Superfoods for a Long, Healthy Life

By Dr Ernst
April 28, 2017

Do you want to be a centurion? Do you want to hit those double digits?

Surprisingly, most people say no when asked that question. Their fear is their final years will be uncomfortable, sick, lonely. But that doesn’t have to be the case.

If you could live to more than 100 and be healthy, would you do it? Of course! And here’s how to do just that.

Aging in the DNA

If you want to get into anti-aging, you’ve first got to understand what causes aging in the first place! On a genetic level, we have our chromosomes – 46 to be exact – and they look like little “X”s. They are actually extremely tightly-wound bundles of DNA and they code everything in our bodies. If you’re thinking of it like an “X”, imagine how there are four points at the end of each leg of it. These end points are called telomeres. (see image)

The thing is, every time our chromosomes regenerate themselves, these telomeres tend to get a little shorter. Thus the chromosomes themselves get shorter. The shorter they get, the “older” you become. Things start to happen like wrinkles on your skin, less efficient organ systems, less efficient brain activity, less efficient detox, less efficient hair growth and regeneration, etc.

At some point, the become too short to where they can’t direct cell division throughout the body at all anymore. That’s when people die of “old age.” Types of cells that reproduce more often than others are more affected by telomere shortening than others. This includes skin, hair and the immune system.

So why do the telomeres shorten?

A big part of it—the part we can control—is oxidative stress. Basically, the exposure to free radicals in the body inhibits the regeneration of DNA, and thus chromosomes, and thus makes the telomeres ultimately shorter. This happens for unknown reasons without the presence of free radicals, but when free radicals are present, telomere shortening happens between 2.5 and 5 times more quickly.

Obviously, the next question becomes: well how do I lengthen my telomeres or at least stop or slow them from shortening???

Anti-Aging – Stress

Managing stress is a HUGE part of longevity. Stress ages people and we all know that. Just look at Obama’s hair! There are a bunch of fascinating studies on this. For example, one study compared caregiving mothers whose children had a challenging chronic disease with a group of control mothers. The caregiver mothers had telomeres on average 10-years shorter than the control moms. Their cells were behaving as if they were 10 years older.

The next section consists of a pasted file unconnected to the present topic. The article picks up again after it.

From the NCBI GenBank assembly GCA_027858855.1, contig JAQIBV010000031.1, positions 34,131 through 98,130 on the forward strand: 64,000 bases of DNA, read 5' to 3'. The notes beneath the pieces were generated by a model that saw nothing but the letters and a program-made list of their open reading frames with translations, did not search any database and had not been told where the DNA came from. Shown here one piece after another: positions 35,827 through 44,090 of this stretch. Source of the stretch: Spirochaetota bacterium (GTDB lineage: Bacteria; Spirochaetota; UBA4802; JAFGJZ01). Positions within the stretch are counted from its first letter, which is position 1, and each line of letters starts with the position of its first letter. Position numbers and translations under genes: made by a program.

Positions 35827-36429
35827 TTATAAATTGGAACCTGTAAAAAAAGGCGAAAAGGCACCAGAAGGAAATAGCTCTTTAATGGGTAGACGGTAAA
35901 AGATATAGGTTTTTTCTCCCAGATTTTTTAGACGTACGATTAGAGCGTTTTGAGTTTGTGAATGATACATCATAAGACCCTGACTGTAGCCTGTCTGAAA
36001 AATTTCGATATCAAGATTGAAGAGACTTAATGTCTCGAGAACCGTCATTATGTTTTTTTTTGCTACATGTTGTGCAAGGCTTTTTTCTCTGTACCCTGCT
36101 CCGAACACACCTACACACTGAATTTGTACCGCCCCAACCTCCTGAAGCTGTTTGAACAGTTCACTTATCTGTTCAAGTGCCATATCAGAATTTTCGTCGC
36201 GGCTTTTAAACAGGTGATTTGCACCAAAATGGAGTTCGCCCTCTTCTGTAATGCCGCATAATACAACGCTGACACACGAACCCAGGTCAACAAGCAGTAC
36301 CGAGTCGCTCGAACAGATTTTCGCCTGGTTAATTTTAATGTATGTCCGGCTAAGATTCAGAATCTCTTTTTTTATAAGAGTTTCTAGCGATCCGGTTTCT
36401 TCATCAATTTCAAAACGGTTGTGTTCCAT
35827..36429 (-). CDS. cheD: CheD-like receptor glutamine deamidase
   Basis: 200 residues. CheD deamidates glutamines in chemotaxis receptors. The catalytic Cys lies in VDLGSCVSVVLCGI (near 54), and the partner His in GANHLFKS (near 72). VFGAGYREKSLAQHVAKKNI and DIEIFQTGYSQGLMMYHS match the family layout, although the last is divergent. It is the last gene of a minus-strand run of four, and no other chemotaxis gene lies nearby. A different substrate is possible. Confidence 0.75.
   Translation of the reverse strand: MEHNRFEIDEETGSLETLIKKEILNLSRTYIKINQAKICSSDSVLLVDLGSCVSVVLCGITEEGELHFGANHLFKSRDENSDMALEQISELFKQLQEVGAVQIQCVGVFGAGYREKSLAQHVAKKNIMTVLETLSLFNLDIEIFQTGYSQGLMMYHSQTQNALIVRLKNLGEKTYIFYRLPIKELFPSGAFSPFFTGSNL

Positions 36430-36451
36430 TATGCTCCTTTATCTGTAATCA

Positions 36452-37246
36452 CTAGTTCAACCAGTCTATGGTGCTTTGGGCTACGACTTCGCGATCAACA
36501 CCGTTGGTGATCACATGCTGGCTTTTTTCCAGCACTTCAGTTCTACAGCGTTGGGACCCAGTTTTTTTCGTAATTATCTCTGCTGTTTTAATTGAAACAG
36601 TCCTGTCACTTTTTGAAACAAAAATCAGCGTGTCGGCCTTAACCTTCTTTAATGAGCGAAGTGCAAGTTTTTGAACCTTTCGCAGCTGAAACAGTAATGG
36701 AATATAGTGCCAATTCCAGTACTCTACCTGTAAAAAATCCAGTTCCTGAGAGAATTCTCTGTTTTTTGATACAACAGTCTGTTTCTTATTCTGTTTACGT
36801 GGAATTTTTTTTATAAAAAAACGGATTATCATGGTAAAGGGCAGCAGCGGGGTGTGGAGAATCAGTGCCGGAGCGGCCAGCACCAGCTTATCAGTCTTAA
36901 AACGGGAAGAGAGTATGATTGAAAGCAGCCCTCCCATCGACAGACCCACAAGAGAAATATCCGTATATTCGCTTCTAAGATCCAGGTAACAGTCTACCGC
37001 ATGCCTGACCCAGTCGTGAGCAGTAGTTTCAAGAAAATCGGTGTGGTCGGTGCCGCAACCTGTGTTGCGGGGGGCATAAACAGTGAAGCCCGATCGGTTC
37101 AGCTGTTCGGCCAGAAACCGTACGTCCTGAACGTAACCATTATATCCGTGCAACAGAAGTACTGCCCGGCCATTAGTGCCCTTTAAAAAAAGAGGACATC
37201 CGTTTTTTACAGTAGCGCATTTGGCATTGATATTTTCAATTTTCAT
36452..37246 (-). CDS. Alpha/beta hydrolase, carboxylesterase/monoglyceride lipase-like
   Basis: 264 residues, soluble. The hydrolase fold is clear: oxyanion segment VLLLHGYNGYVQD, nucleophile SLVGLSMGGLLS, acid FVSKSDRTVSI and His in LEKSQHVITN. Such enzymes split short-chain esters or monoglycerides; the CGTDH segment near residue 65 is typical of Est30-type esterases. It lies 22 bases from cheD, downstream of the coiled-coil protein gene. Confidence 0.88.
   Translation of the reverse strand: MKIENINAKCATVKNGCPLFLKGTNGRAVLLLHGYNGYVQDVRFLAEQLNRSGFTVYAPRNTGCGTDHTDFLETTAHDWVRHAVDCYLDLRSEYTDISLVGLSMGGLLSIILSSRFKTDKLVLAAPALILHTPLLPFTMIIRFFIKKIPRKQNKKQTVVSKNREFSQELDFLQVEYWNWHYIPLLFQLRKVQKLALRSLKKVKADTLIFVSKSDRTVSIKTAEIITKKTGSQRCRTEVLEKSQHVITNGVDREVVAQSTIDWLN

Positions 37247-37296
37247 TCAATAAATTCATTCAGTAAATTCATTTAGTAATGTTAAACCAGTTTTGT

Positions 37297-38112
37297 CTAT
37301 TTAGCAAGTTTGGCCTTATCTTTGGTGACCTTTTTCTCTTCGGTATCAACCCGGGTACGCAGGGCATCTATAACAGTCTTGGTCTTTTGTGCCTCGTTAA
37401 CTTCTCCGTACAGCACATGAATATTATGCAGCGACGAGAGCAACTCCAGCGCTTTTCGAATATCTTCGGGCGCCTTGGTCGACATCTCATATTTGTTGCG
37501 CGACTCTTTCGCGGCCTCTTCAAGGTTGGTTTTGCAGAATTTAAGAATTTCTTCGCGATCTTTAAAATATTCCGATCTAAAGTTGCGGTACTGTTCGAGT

Or another study looked at the telomeres of boys who came from stressful home environments, i.e., poverty, a parent in the criminal justice system, domestic abuse, drugs, etc. and found that their telomeres were 40% shorter than a control group of same-aged boys. You’ve got to manage your stress.

Get outside, get some exercise, pray, meditate and do things you enjoy whether it be building furniture in your garage or hiking in the mountains. Get enough sleep (7-8 hours per day), remove unnecessary stressors from you life.

Anti-Aging – Food

Obviously, you need to avoid toxins as best you can and get rid of them as best you can. So, don’t smoke, drink in moderation, get your home tested for things like carbon monoxide, radon, mold, asbestos, lead, etc. And fix these issues as they arise. Don’t eat processed foods or farm-raised meats. Eat organic fruits and vegetables. Get an air filter in your home. Detox is its own ballgame, something for several other articles (and we have several articles you can search on detox) but I though this article should focus on food, which does have something to do with detox, as you will see below.

When toxins get into your system, they don’t just sit there. They decay, like radioactive particles. The process of decay gives off these little damaging atom (or atom clusters) called free radicals that have an odd, unpaired number of electrons.  Free radicals are damaging in that they cause genetic disruptions—including cancer and the shortening of telomeres. The most common sources of free radicals for us is smoking, alcohol, fried foods, pesticides and air pollution. You can probably avoid most if not all of these with lifestyle management. But it still happens because we live in a toxic world.